A Nation Mourns Its Favorite Son


The world celebrates a legend

Graffiti of Diego Maradona in the streets of Buenos Aires, Argentina.
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On Nov. 20, the world lost one of its greatest magicians and Argentina mourned their son. The reaction to Diego Maradona’s death was much like how he lived his life—appreciation for his creativity and inevitable destruction.

By the time the news of death had reached Naples, Italy, where Maradona enjoyed the best parts of his playing career for Napoli from 1984-91 after coming from F.C. Barcelona, the mayor of Naples proposed to rename Napoli’s San Paolo stadium to Diego Armando Maradona stadium.
“He made our people dream, he redeemed Naples with his genius. In 2017 he became an honorary citizen. Diego, Neapolitan and Argentine, you gave us joy and happiness! Naples loves you!” Mayor Luigi de Magistris said.

Maradona’s most memorable moments on the football pitch came during the 1986 World Cup in Mexico. The Argentinian number 10 maestro captained his nation to victory in the World Cup after beating West Germany in the final. He would also win the Golden Ball, given to the tournament’s best player, but the true Maradona came to be seen by the world in the quarterfinal against England.
In the 2-1 victory over England, Maradona scored both goals. His first goal lives in infamy; as a ball was crossed into the box, the diminutive playmaker jumped for the ball and it looked as though he headed the ball into the back of the net. Replays would show that Maradona used his hand to punch the ball into the goal, but the goal would stand despite protests from English players and be known as the “Hand of God.”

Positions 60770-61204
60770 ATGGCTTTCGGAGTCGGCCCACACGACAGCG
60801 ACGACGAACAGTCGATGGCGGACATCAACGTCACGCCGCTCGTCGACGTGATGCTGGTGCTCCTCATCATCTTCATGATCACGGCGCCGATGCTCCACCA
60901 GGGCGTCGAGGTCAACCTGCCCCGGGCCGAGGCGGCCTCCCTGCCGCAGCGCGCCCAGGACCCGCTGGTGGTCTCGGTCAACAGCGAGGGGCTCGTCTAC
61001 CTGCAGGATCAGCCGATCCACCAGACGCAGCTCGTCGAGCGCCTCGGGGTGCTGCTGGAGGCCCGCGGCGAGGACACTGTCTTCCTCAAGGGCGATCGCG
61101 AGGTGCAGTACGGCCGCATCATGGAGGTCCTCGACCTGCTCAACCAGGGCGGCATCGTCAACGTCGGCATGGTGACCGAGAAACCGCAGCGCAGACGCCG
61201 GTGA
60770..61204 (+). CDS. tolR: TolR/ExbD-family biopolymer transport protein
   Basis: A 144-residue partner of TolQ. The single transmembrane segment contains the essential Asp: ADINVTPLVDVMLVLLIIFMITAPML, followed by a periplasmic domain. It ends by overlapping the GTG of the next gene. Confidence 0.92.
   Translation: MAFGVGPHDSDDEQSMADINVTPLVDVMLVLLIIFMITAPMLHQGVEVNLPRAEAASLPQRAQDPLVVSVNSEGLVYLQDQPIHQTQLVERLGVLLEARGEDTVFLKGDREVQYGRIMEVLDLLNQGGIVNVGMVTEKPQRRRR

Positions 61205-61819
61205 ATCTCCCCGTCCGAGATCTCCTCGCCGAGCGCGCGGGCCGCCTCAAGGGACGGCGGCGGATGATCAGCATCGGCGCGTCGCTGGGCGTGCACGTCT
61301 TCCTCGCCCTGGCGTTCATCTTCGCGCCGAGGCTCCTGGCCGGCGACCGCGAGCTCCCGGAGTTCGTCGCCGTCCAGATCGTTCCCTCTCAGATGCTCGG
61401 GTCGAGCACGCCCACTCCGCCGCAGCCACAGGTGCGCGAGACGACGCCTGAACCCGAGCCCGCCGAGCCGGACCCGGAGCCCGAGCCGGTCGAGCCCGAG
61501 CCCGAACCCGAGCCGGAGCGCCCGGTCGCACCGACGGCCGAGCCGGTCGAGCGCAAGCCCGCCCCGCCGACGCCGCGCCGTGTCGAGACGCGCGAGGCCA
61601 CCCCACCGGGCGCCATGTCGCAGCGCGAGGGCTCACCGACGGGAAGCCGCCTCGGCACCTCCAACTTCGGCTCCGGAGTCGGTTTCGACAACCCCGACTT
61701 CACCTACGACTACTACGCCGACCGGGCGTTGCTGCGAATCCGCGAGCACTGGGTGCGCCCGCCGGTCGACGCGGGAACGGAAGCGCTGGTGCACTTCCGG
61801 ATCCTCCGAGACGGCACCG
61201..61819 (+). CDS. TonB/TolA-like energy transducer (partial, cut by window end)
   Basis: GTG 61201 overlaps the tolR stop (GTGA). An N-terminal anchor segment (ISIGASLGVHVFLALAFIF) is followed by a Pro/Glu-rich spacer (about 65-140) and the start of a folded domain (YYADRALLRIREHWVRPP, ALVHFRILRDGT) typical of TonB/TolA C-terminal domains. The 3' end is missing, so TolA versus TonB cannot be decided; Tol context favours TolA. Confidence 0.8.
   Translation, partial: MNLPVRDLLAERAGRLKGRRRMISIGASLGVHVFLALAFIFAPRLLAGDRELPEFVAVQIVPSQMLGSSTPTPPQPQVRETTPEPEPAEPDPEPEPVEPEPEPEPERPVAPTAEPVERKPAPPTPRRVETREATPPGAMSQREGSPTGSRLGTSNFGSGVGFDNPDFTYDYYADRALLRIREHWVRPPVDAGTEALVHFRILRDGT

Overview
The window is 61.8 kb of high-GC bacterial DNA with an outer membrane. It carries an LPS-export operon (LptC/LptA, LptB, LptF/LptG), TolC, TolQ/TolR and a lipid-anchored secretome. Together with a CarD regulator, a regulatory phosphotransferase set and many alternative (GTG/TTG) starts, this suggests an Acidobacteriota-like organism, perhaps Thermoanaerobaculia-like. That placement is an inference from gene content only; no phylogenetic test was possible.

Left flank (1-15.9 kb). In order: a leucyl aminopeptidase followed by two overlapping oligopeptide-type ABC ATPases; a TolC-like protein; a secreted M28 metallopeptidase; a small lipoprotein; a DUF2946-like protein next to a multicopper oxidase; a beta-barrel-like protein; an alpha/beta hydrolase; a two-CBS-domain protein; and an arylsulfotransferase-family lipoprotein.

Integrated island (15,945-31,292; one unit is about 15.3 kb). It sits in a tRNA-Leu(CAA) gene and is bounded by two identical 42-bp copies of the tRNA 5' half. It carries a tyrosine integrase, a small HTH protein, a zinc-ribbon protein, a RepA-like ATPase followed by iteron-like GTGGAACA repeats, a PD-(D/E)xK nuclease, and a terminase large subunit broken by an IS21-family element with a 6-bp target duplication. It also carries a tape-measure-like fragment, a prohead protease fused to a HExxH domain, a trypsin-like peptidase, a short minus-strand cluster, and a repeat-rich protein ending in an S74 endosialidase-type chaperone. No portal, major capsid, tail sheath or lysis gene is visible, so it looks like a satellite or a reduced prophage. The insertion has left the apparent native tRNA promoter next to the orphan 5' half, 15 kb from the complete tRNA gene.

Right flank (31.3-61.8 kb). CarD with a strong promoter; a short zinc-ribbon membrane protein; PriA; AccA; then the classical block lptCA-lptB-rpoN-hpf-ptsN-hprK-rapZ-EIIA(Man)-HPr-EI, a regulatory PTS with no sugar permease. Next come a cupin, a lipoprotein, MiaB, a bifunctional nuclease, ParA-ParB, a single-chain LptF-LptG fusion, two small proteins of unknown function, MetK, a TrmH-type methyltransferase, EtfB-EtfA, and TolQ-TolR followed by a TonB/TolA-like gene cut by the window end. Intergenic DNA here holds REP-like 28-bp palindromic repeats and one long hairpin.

For the second goal, Maradona would show off his sheer brilliance. He picked up the ball at midfield and dribbled 66 yards past five England defenders and scored with ease. It was voted “Goal of the Century” by FIFA.com voters in 2002.
Maradona’s inspirational creativity also had its downfalls. He was addicted to cocaine for more than two decades, including most of his playing career. He has been in and out of the hospital after his playing career due to being treated for hepatitis, the effects of alcohol abuse and undergoing surgery after a hernia cause internal bleeding of his stomach.

Despite his faults, his nation of birth loved him unreservedly. He lives within the hearts of the Argentinians and the pain of his death can only be similar to losing a father or son.
Tens of thousands of people showed up for his wake in Buenos Aires. Onlookers clashed with the police and a riot broke out. Police and a grieving nation would clash for hours, so close to the man’s coffin that inspired them all to be there.
Some would call it chaos, others would say it was the perfect tribute to their imperfect son.

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